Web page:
The six-month-long Achievers Program annually steers a new group of young African-American men toward a path of excellence
On the last Sunday in June this year, 26 young African-American men, all dressed in tuxedos, walked into the Chase Center on Wilmington’s Riverfront to continue a tradition that began 28 years ago. That tradition—“the Affair of Honor”—celebrates the culmination of the Achievers Program, a six-month learning experiences that, as one of the participants put it, “prepared me for and taught me the importance of manhood.”
The Wilmington Achievers Program was created in 1987 through the combined efforts of the Wilmington Chapter of The Links, an organization of high-achieving African-American women, and the Wilmington Chapter of Kappa Alpha Psi Fraternity, a historically black fraternity. According to Claire LaMar Carey, co-chair of the program, Achievers was designed to develop and encourage “excellence in young African-American men, while assisting in creating positive images of these males in the community.”
Each year, a new group of candidates is chosen. Ranging in age from 16 to 19, they are recommended by their schools, churches, community organizations, family and friends. They undergo a January-to-June regimen of training and mentoring by African-American entrepreneurs, executives, educators and professionals. Workshops and activities focus on goal setting, leadership, community involvement, family values, sexual responsibility, financial responsibility, career planning, and business and social etiquette.
Over the years, the program has awarded hundreds of scholarships, usually in the amount of $1,000 or $500 each. The scholarships and other awards are presented at the Affair of Honor, a formal dinner-dance attended by family, friends and the participants’ dates.
Among this year’s winners were Herbert “Tre” Broadwater III and JoJuan Pierce. Broadwater won The Links Profile in Excellence Award for academic achievement and overall participation and contributions to the Achievers Program, while Pierce received the LaMar-Carey Family Educational Award for academic excellence and interest in pursuing a career in education.
Broadwater, who was elected president of the 2015 Achievers, graduated this year from Appoqunimink High School in Middletown, and plans to study mechanical engineering at the University of Maryland. He says members of the class bonded during their time together. “It became almost like a brotherhood, and we learned a lot about networking.”
Pierce, a rising senior at Brandywine High School, has high praise for Achievers. “It helped me become a more responsible person, and I met a couple of people who will help me out in my career,” he says. He hopes to study computer engineering in college, with the University of Virginia, Hampton University and UD on his short list of schools.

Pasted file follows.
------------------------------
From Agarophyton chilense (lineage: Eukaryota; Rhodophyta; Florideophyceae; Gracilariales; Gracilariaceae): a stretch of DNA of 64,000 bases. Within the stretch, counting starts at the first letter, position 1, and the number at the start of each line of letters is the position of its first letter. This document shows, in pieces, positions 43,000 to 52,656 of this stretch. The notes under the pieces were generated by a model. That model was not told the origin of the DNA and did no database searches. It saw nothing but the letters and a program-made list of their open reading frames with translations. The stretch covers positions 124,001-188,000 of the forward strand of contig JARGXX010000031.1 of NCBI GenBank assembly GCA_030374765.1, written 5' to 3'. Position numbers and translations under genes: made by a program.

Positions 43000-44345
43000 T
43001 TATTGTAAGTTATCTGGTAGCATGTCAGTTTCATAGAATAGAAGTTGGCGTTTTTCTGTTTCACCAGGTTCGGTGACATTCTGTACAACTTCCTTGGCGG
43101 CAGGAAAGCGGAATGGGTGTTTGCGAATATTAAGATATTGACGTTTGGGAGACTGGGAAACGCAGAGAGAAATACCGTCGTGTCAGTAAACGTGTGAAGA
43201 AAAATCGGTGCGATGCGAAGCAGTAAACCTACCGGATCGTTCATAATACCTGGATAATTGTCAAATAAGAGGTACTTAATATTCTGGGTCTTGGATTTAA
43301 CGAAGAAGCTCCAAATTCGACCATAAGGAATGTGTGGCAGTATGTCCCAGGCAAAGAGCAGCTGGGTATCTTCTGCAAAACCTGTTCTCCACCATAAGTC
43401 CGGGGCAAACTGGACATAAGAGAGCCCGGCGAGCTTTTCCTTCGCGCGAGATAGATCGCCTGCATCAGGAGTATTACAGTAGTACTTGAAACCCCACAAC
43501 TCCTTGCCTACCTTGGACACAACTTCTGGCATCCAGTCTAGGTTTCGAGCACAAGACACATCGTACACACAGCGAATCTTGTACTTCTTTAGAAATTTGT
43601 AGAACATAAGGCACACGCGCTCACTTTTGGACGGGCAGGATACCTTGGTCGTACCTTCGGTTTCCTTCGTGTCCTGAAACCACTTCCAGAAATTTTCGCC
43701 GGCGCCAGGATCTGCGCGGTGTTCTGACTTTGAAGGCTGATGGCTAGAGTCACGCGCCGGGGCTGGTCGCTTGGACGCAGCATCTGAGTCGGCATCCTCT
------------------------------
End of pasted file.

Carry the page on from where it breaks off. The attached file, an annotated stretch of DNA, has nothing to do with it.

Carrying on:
His mother, Tu’Juana “T.J.” Pierce, along with his father and younger brother, attended the Affair of Honor.
“The grand cotillion to formally present each young man was the perfect ending to a successful session,” says Mrs. Pierce. “I feel that the Achievers Program gave JoJuan the opportunity to connect with like-minded young men who want to rise above how society sometimes defines many of them. They were mentored by men and women who showed them that success is obtainable through hard work and dedication. The relationships he developed through this program are ones that I feel he will continue to have because of the bonds they created.”
The mentors seem to derive almost as much from the program as the participants. Wali Rushdan, a Wilmington attorney, has worked with Achievers since 2008 and is now co-chair of both the program and the board of directors. “There are few things I hold more dear than the meaningful mentor-mentee relationships I’m able to develop with each class of Achievers,” he says. “My passion for the program grows with each year, and I’m committed to ensuring the program continues to evolve. It reinforces, in an exceptional way, that the focus and attention to achievement that these young men have dedicated themselves to thus far in life is honorable and worthy of praise. Most importantly, however, the Achievers develop a lifelong bond, rich in support and accountability, with other young men similarly focused on success and achievement.”
The Achievers Program can be a turning point for many participants. Bob Young, a DuPont retiree and member of Kappa Alpha Psi, tells the story of a recipient of the William S. Young, Jr. Articulation Award. Young established the $1,000 award to honor his father, a career educator and promoter of oratorical excellence who died in 2005.
“One entrant was an English student of my wife’s at Christiana High School,” Young says.
“He was a brilliant writer, but a very shy speaker. He didn’t win, but we provided positive feedback, and my wife reinforced it when he returned to class. The following year, we took the young man to our national fraternity convention, and he won the Student Pageant, which included the oral presentation of a selection of his original poems. His performance on that day was light years ahead of what we saw in the Achievers contest. We like to think that the coaching he got from the program produced those results.”
Meanwhile, the next generation of Achievers await their turn. T. J. Pierce says her 12-year-old son, who attended the Affair of Honor, was mightily impressed. “As he watched the ceremony,” she says, “he asked if he could be an Achiever when he gets older.”